It is obvious that the law is meant mainly to prevent the flow of Palestinians from the Occupied Territories into Israel and the “Security Considerations” are brought up to cover up for blatant racism. Security considerations are the excuse that is used for any action the State takes that cannot be explained or condoned by any other logic and absurd instances of “Security Considerations” pop up all the time, from strange secrecy decisions (such as the protocols of the Corona Cabinet) to administrative detention. Eighteen years ago, with the second intifada killing Israelis almost daily, it was clear that some limitations on the free movement of Palestinians from the Occupied Territories was necessary and no doubt Israeli lives were saved by the emergency law. But today, this argument does no longer hold, and, even if all kind of numbers are being thrown around of Palestinians who committed security offenses and how many of those are in Israel as a result of the family reunion clause, there is no clear indication that this is a serious problem, and the (unclear) numbers are used by both sides to their own benefit.

But, in the days before the debate and vote on the extension of the bill in the Knesset, another aspect of the law, explaining its importance was talked about openly b both coalition partners as well as opposition. The security of the State is in danger, not because a Palestinian who wants to stay in Israel to live with his or her spouse, is going to commit a security offense. He himself is a security offense for one simple reason. He is not Jewish.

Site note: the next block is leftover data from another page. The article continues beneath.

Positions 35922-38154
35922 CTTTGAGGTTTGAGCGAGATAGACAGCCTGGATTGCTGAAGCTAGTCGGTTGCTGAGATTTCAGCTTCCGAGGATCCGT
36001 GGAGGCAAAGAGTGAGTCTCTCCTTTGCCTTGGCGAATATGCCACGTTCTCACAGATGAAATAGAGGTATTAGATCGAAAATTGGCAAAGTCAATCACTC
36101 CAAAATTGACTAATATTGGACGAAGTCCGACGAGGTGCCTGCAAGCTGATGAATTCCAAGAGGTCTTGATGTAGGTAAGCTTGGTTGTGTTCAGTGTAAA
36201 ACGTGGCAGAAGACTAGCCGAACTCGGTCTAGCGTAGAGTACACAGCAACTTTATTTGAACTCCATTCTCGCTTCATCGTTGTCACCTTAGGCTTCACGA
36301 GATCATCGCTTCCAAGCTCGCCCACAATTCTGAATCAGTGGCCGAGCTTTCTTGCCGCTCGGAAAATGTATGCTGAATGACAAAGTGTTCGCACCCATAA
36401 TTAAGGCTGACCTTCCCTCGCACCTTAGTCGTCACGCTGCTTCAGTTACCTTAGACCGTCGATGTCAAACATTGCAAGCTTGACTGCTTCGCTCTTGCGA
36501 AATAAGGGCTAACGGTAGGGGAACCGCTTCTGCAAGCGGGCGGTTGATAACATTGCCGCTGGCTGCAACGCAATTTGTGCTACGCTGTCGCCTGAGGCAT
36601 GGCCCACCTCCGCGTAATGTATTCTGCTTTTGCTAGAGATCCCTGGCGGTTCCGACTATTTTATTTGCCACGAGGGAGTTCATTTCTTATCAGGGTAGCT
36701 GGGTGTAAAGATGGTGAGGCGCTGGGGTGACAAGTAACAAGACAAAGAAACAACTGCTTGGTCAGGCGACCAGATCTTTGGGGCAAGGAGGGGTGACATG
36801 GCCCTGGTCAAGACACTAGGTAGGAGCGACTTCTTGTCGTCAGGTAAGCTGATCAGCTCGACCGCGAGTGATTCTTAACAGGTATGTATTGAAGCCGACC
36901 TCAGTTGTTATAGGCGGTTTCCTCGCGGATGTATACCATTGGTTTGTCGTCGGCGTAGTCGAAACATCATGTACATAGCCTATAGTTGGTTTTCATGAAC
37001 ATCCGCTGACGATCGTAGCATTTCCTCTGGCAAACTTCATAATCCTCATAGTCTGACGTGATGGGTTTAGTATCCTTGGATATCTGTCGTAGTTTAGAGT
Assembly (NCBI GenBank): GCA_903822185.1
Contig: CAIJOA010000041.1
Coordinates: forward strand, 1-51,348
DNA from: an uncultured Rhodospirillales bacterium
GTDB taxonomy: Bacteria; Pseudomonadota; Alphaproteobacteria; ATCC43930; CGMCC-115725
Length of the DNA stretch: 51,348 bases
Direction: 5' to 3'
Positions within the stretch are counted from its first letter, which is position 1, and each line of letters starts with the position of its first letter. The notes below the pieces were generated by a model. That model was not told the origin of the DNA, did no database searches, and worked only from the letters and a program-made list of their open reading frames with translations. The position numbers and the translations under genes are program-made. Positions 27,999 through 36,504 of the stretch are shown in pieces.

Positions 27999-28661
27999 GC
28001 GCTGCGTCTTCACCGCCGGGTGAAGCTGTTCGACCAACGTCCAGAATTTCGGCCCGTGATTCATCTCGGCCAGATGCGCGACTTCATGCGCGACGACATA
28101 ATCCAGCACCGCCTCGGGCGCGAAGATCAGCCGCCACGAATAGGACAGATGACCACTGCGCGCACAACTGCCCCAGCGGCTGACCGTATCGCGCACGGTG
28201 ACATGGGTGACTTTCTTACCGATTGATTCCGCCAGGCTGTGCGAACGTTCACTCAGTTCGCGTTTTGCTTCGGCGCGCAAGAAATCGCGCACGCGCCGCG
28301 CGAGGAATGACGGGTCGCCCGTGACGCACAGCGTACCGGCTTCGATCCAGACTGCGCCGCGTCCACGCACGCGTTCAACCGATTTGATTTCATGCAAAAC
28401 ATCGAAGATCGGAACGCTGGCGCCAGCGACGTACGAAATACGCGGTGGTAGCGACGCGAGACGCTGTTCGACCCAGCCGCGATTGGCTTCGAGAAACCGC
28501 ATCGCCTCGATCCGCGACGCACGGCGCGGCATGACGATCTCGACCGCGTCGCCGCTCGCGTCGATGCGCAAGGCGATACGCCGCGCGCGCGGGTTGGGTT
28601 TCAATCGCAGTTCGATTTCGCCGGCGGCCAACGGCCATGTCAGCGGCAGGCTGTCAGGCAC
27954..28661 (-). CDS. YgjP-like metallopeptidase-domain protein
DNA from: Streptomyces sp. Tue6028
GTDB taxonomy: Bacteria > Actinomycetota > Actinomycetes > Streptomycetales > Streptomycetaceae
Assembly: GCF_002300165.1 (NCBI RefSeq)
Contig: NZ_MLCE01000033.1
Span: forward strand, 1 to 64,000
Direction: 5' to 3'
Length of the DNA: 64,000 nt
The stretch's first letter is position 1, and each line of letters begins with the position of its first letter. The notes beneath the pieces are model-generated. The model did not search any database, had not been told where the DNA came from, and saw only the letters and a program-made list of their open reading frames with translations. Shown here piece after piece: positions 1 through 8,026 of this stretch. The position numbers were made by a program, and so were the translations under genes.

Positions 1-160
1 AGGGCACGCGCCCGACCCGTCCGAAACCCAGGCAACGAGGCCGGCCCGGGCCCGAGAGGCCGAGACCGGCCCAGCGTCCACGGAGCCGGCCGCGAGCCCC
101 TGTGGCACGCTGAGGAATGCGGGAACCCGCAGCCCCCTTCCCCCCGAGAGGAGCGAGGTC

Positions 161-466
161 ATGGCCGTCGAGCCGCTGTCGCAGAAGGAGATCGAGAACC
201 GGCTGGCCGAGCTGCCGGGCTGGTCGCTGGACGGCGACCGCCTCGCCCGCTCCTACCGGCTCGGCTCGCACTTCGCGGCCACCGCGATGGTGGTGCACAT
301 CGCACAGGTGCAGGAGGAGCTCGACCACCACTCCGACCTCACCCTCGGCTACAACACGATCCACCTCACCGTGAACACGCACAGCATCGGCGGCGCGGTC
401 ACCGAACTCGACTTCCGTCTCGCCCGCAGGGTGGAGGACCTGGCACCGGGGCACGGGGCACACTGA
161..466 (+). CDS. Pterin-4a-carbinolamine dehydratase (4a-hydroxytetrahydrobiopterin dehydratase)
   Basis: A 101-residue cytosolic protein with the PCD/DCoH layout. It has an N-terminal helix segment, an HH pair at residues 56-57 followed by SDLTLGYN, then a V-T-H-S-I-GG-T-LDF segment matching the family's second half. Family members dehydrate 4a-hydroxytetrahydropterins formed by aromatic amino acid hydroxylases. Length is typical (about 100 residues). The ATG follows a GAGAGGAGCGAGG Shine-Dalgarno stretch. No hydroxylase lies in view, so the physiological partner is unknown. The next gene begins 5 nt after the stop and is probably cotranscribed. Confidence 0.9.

Several leading coalition partners, including Benny Gantz and Yair Lapid have openly stated that not extending the law is a security hazard because the law is intended to preserve Israel as a Jewish State, to preserve its Jewish character, and to assure a Jewish majority. Terrorism is a minor problem compared to the disaster of bringing in Goyim who will destroy the Jewish State. And these politicians even have the gall to use one of the biggest lies in Israeli history, that the law is needed to preserve Israel as a “Jewish and Democratic” State. Democratic for Jews maybe (and that is becoming more and more questionable). But certainly not democratic if you do not belong to the chosen people. Israel should be ashamed of itself. And even if the rejection of this law appears a good thing, it is already clear that this is temporary respite only. New legislation is already in the making (by such despicable “democratic Jews” like May Golan) which will surely be even harsher and even more racist than the one that was now rejected.

Jewish Israelis can bring in their (non-Jewish) partner without significant limitations (at this point in time) but this is of course a matter of politics only. Americans or Europeans would not look favorably upon blatant discrimination of their citizens by Israel, even if these citizens are not Jewish. Thus, Israel condones the entry of non-Jewish foreigners as partners of Jewish Israelis, as long as they are not Palestinians. The biggest danger of losing a Jewish majority will always come from the Palestinians and thus they first and foremost must be stopped. As a security measure.

Israel is not “Jewish and Democratic”. It Is Jewish and Racist.

I hope you found this article interesting and I welcome any comments you may have.